Crossing Paths

An urban legend says that, should any two people collide with each other while crossing a certain intersection, those two are fated to be together.

But those are just urban legends.


Kimura could not believe that today, of all days, had to be rainy. A rainy day was never a good one.

She had planned a much better day than it looked like it was going to actually be. Now it seemed better to just go home and curl up in bed. In fact, that's exactly what she was going to do.

Yet for now, she had to trudge along in the rain, letting her neat black hair and favorite dark purple jacket get soaking wet, thinking of what could have been -

Suddenly, she slipped, and splashed on the ground.

"Oh my gosh! I'm so sorry!"

As Kimura got herself up from the wet ground, it took her a good while to process everything.

1. In her absentmindedness, she had bumped into someone else, causing both of them to slip and fall.

2. That someone else was now apologizing to her. And was dressed horribly inappropriately for the weather.

Kimura thought herself caught off-guard by the rain, having not brought an umbrella, but this was something else. The girl was wearing an exceedingly frilly pink dress, with pink bows and ribbons and...

"I'm Momoko. What's your name?"

...and while her voice was sickeningly sweet, Kimura could tell she was probably too old to be wearing that kind of outfit.

Hold on. Why was the girl introducing herself?

Kimura noticed a small crowd had formed around them, distinct from the crowd that bustled across the intersection. Some of them had their phones out, taking pictures and laughing.

Oh, no. That's right.

3. It was that intersection.

Somebody thought it would be "funny" to spread a myth about people bumping into each other on this intersection and getting together. Probably to help tourism or something.

Kimura hardly took it seriously, of course, but she dreaded this very circumstance ever befalling her, because other people certainly did. The crowd was laughing it up over how this smartly-dressed (albeit rain-soaked) woman's "soul mate" was a petite girl in pink lolita fashions.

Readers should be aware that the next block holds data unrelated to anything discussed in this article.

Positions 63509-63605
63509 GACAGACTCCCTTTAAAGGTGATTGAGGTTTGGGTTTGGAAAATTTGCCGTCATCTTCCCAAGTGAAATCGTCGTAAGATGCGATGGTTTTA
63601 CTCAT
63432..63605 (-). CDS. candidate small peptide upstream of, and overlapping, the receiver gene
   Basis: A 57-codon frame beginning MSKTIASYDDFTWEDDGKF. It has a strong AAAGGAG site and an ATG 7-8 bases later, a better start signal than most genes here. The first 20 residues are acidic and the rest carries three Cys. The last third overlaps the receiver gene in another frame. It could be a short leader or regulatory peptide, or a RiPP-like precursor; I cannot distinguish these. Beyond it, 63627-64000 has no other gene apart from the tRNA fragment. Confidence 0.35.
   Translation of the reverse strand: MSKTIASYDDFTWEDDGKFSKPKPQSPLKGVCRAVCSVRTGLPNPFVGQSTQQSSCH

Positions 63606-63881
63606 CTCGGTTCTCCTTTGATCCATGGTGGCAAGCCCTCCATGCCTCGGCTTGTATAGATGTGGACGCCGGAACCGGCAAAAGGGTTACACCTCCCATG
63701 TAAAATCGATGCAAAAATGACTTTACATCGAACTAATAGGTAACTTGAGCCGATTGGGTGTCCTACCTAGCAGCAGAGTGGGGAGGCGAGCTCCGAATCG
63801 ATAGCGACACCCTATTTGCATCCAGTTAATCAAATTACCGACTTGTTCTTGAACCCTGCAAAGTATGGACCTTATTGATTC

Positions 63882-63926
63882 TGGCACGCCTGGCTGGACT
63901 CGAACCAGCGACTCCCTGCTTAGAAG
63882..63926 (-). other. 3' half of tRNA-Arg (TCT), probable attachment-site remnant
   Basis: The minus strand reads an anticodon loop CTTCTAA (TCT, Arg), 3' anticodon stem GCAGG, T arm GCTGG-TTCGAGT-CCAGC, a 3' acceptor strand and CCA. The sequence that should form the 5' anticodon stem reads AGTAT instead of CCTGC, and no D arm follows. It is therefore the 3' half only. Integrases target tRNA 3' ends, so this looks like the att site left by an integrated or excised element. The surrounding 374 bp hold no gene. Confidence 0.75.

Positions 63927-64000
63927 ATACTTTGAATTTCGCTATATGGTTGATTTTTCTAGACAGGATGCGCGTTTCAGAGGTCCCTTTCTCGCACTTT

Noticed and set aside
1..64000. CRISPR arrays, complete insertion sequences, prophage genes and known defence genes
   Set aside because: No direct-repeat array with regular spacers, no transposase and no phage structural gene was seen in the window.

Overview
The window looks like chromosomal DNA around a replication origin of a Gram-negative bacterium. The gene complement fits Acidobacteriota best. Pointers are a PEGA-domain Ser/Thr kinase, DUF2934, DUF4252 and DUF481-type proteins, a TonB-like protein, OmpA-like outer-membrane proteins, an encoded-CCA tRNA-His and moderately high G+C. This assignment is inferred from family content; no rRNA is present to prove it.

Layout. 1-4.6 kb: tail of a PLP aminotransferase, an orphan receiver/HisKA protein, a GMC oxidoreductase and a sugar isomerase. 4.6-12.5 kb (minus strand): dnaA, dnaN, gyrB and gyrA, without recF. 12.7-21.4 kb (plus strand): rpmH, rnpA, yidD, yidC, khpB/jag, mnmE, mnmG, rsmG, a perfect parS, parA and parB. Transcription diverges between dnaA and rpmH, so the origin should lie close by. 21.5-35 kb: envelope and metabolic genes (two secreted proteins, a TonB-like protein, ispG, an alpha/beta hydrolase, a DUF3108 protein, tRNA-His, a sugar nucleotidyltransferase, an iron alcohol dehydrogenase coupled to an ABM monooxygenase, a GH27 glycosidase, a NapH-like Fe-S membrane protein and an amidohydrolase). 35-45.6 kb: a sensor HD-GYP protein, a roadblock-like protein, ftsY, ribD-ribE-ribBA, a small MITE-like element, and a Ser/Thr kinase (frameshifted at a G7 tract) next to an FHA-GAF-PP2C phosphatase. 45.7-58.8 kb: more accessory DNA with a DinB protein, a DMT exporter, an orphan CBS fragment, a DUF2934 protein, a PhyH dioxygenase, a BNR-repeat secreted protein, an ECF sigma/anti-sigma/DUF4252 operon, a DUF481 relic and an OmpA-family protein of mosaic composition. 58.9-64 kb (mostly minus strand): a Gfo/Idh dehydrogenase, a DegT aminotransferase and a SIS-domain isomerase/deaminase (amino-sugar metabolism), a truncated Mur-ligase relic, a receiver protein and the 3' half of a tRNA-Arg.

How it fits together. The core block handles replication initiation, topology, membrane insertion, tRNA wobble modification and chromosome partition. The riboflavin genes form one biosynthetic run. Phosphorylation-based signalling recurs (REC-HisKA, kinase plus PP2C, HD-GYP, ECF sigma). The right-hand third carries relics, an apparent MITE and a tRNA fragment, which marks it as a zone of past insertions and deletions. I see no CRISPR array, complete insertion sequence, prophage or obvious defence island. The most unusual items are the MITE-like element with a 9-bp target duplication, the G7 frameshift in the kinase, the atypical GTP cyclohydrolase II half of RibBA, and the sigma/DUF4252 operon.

And that girl seemed to believe it, too.

Kimura wanted none of this. Absolutely none of this. As soon as she was standing up again, she stormed off.

"Wait!", Momoko shouted after her. "At least tell me your name!"

But Kimura had vanished into the crowd, which quickly reassumed its formlessness.


A friend of hers passed her a magazine at lunch. "See someone familiar, Kimura?"

Kimura took a glance at the photo and sighed. "Isn't there anything better in this city for those things to talk about?"

"You have to admit, it's pretty funny."

"I hardly have to admit that," Kimura contested.

He put up his hands. "Hey, I'm not making fun of your misfortune, per se. Lolita girl in the rain is good as it is, but throw in an urban myth and some stark contrast? That's gold, my friend."

Kimura rolled her eyes. She was just glad people had such a short-term memory for this stuff.

It was a big city. They had never met before - she certainly would have remembered that - and would never meet again. So that was that.

"No kidding about the girl, though," Kimura said, sipping her coffee. "I should hope she'll reconsider wearing that get-up from now on, especially so long as rain is a thing that exists."

"You never met one of those lolita girls before?", her friend asked.

"No, and I'm not sure I want to meet another. She told me her name was Momoko, and let's be honest here, there is no way that's her real -"


Kimura whipped around to the source of the shrieking. And it was -

Actually, it wasn't Momoko. But it was a girl in gothic lolita yelling into her phone.

So that couldn't be good.

"Sorry but as I'm sure you understand I have to go," Kimura quickly told her friend before gathering her things and taking off running.

Momoko fumbled to answer her phone, then heard her friend's report.

"Really?!", she asked, almost unable to believe it. "Where is she? Where are you, Tamiko?"

"I'm at the café right now! She was talking with a guy over lunch!"

"Go on!", Momoko insisted.

"Her friend called her "Kimura"! So that's probably her name!"

"Alright!" Momoko victoriously pumped her fist into the air. "Anything else, Tamiko?"

"Well, right after I called you, she apologized to her friend and ran away!"

Momoko stopped in her tracks for a moment.

"And why didn't you follow her?!"

"Umm..." Tamiko gulped. "Because it felt more proper for you to know her name first."